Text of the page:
The judge at a complex and compelling child-abuse trial of Bend woman Trishelle Jane Linschied agreed Thursday to go along with the conditions of a late-arriving plea deal.
But at Linschied’s sentencing hearing Thursday in Deschutes County Circuit Court, Judge Bethany Flint imposed a special condition at the request of the victim’s family.
“We have used the victim’s name in court as a function of this trial, but you shall not disparage Jackson Sykes,” the judge said.
Linschied, in testimony and in texts to friends and relatives, described Jackson as a difficult child with supposedly odd behavior. But Flint ordered on Thursday that Linschied may write about her own personal experience with the case but she may not use her victim’s name in social media posts or other writings.
“You are convicted of criminal mistreatment in the third degree, and she is your victim, despite the fact that you don’t acknowledge that,” Flint said.
On the afternoon of Oct. 31, 2018, 14-month-old Jackson Rose Sykes suffered a significant brain injury while in Linschied’s care.
Linschied, then 25, maintained Jackson had fallen 2 feet off a bed and hit her head, but medical experts in Linschied’s two-week trial testified the girl’s injury could not have occurred in the way Linschied described.
She was arrested several months later, and she resolutely maintained her innocence. Her case was delayed getting to trial by the COVID-19 pandemic.
At her trial in May, the state entered as evidence search engine queries by Linschied, such as, “why do i want to hurt defenseless people?” and “wanting to hurt random babies for no reason.”
Earlier this week, as the jury deliberated, Linschied reached a plea deal with prosecutors. In exchange for pleading guilty by Alford plea to one count of criminal mistreatment, the state agreed to drop the more serious charge of first-degree assault, which could have sent Linschied to prison for years. She was instead sentenced to 30 days in jail.
In an Alford plea, defendants do not concede guilt but agree the state could convict them.
Prosecutor Stacy Neil told the judge the penalty did not feel adequate.
“From the state’s perspective, we are extremely disappointed,” Neil said. “This offers some sort of conclusion and finality. But what is justice for them is something that we can’t give them right now.”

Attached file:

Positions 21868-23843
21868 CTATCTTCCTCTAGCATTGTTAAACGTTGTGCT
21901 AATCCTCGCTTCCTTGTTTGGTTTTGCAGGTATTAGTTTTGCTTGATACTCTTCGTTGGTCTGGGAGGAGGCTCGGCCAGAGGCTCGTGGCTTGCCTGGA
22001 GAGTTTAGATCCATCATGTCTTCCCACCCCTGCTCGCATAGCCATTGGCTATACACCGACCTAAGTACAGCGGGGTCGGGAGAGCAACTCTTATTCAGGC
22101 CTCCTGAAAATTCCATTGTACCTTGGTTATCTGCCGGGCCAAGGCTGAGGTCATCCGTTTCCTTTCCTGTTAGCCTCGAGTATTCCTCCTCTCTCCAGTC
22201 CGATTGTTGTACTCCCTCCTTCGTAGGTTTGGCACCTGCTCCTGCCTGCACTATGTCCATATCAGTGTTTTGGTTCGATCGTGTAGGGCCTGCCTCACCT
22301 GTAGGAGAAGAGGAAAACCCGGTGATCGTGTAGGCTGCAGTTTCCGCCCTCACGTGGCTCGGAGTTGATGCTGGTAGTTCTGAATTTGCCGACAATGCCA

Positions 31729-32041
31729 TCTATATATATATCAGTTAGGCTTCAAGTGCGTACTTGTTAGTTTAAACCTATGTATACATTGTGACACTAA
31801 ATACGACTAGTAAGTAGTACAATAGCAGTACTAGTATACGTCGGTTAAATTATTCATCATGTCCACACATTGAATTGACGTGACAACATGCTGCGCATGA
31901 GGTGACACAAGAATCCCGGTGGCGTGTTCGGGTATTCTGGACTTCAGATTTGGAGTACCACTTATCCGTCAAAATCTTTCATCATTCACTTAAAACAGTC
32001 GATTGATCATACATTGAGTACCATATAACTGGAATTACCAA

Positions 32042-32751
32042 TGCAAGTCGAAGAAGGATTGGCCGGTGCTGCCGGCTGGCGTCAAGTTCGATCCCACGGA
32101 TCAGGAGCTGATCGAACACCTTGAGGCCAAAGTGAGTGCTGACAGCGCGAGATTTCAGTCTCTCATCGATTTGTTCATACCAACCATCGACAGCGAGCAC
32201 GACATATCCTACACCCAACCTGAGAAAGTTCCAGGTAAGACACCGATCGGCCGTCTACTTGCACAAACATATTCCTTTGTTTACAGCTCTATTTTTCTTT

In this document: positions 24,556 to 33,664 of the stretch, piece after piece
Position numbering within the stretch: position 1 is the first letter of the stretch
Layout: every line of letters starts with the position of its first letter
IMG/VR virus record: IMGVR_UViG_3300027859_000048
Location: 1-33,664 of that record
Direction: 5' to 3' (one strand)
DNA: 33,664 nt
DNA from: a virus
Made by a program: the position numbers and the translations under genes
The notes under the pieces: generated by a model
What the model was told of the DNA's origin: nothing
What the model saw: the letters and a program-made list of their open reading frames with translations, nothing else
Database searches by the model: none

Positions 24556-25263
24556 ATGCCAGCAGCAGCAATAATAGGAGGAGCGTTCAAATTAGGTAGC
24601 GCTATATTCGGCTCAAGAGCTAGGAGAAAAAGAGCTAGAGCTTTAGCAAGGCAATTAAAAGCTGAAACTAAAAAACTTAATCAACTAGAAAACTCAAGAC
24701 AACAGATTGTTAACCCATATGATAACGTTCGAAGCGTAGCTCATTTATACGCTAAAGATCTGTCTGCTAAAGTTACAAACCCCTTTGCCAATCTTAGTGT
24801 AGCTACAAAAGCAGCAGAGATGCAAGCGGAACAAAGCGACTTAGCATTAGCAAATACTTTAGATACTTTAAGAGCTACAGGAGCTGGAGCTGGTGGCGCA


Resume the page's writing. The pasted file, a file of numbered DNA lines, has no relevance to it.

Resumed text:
Defense attorney Todd Grover said he believed deeply in his client’s innocence and that the result of the case was disappointing for “practically everyone.”
Grover asked the court for no jail time. Practically speaking, he said, a month in jail would likely cause Linschied to lose her job as a work-from-home customer service representative for a major company. Beyond that, Grover said, 30 days is an unjust penalty for the charged crimes.
“If she is innocent, then putting her in jail for 30 days is a gross injustice. And if she is guilty, then 30 days is not nearly enough,” Grover said.
Linschied said in her brief statement to the court that the case has been hard on everyone involved.
“I would just say that the last 3½ years have been hard for everyone involved, and at this point, I’m ready to as gracefully as I possibly can, accept your ruling and conditions you require so I can move on and make best of the situation,” she said.
Flint told Linschied she viewed the same evidence as the jury, and saw that it was “more than sufficient” to convict for third-degree criminal mistreatment.
Flint ordered that the only children Linschied may lawfully care for would be her own, if she ever has any.
“Jail is designed to punish and at the end of the day, this agreement results in a criminal conviction for criminal mistreatment in the third degree,” Flint said, noting the maximum she could assign Linschied is 90 days.
Jackson’s parents both addressed the court at sentencing.
Jackson’s mother, Brittney Duncan, spoke of the horror of watching her bright baby girl turn into a “zombie” before her eyes.
“My life was completely turned upside down,” Duncan said. “The choices of Trishelle’s actions are something I’ll take through the rest of my life.”
After the hearing, sheriff’s deputies led Linschied away in handcuffs.
Around half the jury attended the hearing, seated this time in the audience gallery rather than the jury box. Several wept as Linschied was taken into custody.
The jurors talked in a circle outside the courthouse long after the hearing had let out.
“We were pretty close on the first charge and pretty stuck on the second charge,” said jury foreman Ban Tat, a Bend resident, referring to assault then mistreatment. “There were just too many red flags on both sides to get a unanimous decision. We were going back and forth. Getting a unanimous vote is a pretty high standard.”